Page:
New film highlights impact of past wars on today’s ageing population

Jewish Care Victoria has launched a new film to commemorate Holocaust Remembrance Day (24 April) that features emotive interviews with survivors about what they saw and experienced during the Holocaust.

The people interviewed are all connected to Jewish Care as clients, aged care residents, volunteers and donors.

“It has been 75 years since the ‘Shoah’ (Holocaust),” said Marilyn Kraner, Manager Individual & Family Services at Jewish Care Victoria.

“As time continues, those who have experienced first-hand the atrocities are disappearing. Capturing their stories through films, books, theatre et cetera plays a significant role in ensuring history is not forgotten.”

The film, ‘Lack of Humanity’, is the fourth in a series called ‘Rising from the Ashes’ and not only serves to document history but enable people who were affected by the Holocaust to confront what happened and share their story.

It also highlights how the trauma experienced by Holocaust survivors transcends generations and impacts their children and grandchildren.

“Research, particularly in the fields of trauma, as well as practice wisdom emulating from fields of social work, psychology and psychiatry confirm the benefit of those impacted by traumatic live events having safe opportunities to tell their stories,” Ms Kraner said.

“Gradually confronting what has happened to an individual – losses, betrayals, devastations – assist the person and those around them to make some sense of or at least come to terms with the traumatic experience and the associated losses.”

“For Jewish victims of the Holocaust, we learn that trauma – whilst not needing to be disabling, can impact the core of victims, rendering them forever altered.”

“We know our Holocaust survivors can be hyper-sensitive to loud noises, can struggle with fear about running out of food or drink; can respond poorly to being yelled at, often have nightmares and can respond negatively to being touched without being asked.”

“Hyper-vigilance is experienced by some, and there is the survivors’ guilt – the concept of why they survived and not others in their family is ever-present for many.”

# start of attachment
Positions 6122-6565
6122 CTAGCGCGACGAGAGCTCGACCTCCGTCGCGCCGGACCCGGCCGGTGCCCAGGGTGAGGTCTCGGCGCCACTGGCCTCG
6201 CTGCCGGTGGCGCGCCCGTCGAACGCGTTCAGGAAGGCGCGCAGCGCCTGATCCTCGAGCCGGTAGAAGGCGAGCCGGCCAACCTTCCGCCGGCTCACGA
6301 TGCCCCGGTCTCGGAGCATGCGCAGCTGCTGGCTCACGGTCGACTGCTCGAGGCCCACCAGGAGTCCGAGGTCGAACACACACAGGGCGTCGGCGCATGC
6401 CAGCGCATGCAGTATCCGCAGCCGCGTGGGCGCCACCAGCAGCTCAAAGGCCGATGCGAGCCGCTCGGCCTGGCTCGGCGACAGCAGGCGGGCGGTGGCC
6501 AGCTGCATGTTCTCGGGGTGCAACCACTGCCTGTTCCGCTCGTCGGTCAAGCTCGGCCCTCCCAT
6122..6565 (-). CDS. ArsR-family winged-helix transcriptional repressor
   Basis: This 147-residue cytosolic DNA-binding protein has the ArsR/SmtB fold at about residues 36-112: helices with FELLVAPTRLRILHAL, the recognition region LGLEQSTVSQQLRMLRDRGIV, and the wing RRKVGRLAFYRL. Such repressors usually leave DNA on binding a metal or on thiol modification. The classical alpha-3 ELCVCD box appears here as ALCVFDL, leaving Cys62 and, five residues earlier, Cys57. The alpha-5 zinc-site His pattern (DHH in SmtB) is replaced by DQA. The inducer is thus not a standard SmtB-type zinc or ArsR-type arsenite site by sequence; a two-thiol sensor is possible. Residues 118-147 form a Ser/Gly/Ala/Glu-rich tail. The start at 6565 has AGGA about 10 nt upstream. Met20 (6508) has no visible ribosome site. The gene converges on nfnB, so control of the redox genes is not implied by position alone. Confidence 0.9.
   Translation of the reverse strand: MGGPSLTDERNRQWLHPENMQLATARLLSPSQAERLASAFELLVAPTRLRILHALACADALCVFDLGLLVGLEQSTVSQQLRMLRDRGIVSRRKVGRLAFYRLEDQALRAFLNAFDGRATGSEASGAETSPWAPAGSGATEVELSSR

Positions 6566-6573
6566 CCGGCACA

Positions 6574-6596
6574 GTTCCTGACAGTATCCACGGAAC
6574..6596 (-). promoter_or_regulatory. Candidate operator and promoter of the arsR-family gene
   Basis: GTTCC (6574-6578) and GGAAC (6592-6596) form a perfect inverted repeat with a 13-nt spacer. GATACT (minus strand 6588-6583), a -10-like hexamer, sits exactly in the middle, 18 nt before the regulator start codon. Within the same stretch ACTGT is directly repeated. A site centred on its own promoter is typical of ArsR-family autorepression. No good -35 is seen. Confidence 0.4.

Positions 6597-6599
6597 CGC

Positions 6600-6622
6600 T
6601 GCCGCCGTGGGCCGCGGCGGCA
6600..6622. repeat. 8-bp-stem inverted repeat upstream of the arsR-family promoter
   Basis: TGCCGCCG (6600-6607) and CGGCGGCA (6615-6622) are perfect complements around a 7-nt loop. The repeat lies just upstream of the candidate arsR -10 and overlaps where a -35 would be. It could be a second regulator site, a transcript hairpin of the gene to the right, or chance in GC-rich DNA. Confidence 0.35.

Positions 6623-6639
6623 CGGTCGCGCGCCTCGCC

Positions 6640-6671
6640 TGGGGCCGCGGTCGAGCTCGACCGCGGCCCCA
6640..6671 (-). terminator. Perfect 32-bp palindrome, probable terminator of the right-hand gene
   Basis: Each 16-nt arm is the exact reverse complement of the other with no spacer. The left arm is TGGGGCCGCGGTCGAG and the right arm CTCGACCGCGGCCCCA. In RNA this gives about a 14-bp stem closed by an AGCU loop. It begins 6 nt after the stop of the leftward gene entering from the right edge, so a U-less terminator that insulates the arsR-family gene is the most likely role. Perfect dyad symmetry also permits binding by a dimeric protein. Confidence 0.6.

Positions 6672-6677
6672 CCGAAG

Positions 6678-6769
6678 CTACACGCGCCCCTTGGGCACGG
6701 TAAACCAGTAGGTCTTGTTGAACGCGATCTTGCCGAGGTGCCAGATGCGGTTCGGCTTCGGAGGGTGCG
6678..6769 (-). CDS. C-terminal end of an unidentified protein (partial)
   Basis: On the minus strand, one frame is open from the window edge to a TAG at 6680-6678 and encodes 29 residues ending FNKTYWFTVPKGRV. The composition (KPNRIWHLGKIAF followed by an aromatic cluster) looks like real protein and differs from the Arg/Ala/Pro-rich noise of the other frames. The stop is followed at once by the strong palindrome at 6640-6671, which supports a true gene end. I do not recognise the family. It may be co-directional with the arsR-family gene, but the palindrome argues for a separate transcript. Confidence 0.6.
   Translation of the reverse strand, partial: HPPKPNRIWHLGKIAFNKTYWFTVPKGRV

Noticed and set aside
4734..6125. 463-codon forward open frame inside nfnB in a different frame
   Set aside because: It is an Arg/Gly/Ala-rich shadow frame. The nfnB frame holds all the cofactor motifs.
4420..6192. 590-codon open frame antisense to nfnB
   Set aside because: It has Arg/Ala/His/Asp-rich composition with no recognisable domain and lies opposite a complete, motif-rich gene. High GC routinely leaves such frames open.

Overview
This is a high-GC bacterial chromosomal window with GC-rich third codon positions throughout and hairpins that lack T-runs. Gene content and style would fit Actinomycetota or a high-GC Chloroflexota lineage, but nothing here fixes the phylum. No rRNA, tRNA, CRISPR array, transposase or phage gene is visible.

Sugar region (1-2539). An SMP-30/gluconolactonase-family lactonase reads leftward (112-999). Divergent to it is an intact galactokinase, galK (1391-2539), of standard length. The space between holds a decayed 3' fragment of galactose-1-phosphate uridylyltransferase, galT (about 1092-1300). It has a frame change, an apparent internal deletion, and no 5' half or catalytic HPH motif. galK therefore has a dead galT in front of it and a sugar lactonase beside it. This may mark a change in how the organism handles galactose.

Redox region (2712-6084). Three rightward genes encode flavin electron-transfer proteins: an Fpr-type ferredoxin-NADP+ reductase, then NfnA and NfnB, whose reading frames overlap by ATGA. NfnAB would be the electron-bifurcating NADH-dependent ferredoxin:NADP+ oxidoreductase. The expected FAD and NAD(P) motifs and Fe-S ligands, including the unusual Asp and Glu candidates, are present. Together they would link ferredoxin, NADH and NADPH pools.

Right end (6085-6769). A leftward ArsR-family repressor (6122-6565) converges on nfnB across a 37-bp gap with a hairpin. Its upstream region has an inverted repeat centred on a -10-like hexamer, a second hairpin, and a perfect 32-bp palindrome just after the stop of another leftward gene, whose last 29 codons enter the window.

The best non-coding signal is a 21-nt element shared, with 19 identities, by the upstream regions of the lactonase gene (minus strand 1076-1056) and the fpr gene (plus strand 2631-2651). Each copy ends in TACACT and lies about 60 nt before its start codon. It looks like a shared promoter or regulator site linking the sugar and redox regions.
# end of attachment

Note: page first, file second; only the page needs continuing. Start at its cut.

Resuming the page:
“We can also learn that those who survived are highly resilient and very alert to the suffering of others,” she said.

However, it is not only the generation of people directly impacted by war or trauma who are affected.

Many baby boomers are the children of people who fought in World War II, survivors of the Holocaust or they immigrated to Australia from war-torn countries.

As people enter aged care, their own experiences need to be heard and acknowledged.

“It is well-known and now increasingly researched that the children of Holocaust survivors carry many of the burdens experienced by their parents,” Ms Kraner said.

“Trauma has been passed down the generations, resulting in greater mental health issues in this generation,” she said.

“What is becoming increasingly clear however is that the trauma is being passed down multiple generations – not only second generation, but also third generation Holocaust survivors are acutely attuned to the experiences of their grandparents of the time.”

“They often carry a greater sense of responsibility for the community and battle similar mental health ailments as their parents.”

Ms Kraner said it’s important to listen to the stories of people who have survived trauma, whether it be war, depression or other losses, or genocide.

“Compassion and empathy often come from bearing witness to other people’s traumas. There is much to learn from those who have experienced war and traumas associated with these.”

“Not only is it important for the individual to have their story heard, but it is important for the community to listen to these stories, to bear witness to the trauma and to reflect on the experience and its impact in order to understand the individual and the world better, and to ultimately prevent such events from being repeated,” she said.

“The victims of genocide clearly go well beyond those killed and those who lived through these experiences and survived. This is the Jewish people’s legacy.”

Two other films in the series, ‘The Greatest Loss’ and ‘Strength to Survive’ have been accepted by the World Holocaust Remembrance Center to be included in their collection of films in The Visual Centre.

Additional films on a range of topics will continue to be launched as part of the Rising From the Ashes series.

Jewish Care connects with thousands of survivors living in Victoria through the Holocaust Survivor Support Program and other community services. The Program receives funding from the Conference on Jewish Material Claims Against Germany (‘Claims Conference’).

Click here to view the film “Lack of Humanity” 

Note: Jewish Care warns that this video contains graphic images that may be disturbing to some viewers.

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